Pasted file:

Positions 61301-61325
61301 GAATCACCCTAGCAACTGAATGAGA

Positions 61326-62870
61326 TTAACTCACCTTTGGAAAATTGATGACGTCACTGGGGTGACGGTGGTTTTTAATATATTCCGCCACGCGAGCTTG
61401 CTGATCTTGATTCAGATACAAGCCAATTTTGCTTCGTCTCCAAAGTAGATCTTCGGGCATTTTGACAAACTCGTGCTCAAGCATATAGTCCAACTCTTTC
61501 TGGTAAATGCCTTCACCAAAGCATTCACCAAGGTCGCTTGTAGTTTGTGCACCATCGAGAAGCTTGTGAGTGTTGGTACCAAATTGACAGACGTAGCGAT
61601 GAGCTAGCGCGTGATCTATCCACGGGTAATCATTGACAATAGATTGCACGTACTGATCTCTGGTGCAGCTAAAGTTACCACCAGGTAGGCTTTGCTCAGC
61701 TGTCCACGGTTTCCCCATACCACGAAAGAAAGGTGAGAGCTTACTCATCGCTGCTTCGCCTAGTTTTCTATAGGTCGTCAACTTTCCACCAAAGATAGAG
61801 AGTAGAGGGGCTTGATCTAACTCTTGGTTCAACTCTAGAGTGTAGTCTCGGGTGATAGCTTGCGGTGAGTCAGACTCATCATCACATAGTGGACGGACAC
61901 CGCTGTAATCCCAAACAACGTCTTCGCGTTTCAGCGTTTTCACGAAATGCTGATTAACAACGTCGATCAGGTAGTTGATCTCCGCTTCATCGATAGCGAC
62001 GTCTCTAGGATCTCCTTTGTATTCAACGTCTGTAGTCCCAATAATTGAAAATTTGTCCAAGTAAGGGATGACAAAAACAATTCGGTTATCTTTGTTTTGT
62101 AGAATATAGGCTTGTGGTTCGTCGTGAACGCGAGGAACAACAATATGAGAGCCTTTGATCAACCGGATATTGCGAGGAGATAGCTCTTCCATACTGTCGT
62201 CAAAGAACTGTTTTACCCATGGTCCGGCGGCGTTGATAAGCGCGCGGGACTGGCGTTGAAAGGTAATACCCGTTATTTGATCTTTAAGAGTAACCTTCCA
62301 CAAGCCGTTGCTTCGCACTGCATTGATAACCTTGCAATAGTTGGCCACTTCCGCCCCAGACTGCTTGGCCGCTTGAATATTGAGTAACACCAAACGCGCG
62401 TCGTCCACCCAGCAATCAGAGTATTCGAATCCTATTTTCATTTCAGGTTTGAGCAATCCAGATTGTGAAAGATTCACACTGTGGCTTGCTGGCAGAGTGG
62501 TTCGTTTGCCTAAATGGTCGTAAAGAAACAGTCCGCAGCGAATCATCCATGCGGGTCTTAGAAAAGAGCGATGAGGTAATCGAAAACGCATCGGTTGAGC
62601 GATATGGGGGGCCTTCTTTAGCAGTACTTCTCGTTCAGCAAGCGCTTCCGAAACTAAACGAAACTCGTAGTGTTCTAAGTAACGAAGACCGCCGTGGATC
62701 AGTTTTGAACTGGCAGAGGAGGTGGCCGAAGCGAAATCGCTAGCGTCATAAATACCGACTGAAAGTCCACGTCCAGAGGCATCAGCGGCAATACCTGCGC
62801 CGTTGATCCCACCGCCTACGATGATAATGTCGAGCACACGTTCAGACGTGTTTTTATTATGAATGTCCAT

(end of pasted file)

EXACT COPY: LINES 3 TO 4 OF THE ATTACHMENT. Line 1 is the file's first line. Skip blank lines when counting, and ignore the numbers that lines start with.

Positions 61326-62870
61326 TTAACTCACCTTTGGAAAATTGATGACGTCACTGGGGTGACGGTGGTTTTTAATATATTCCGCCACGCGAGCTTG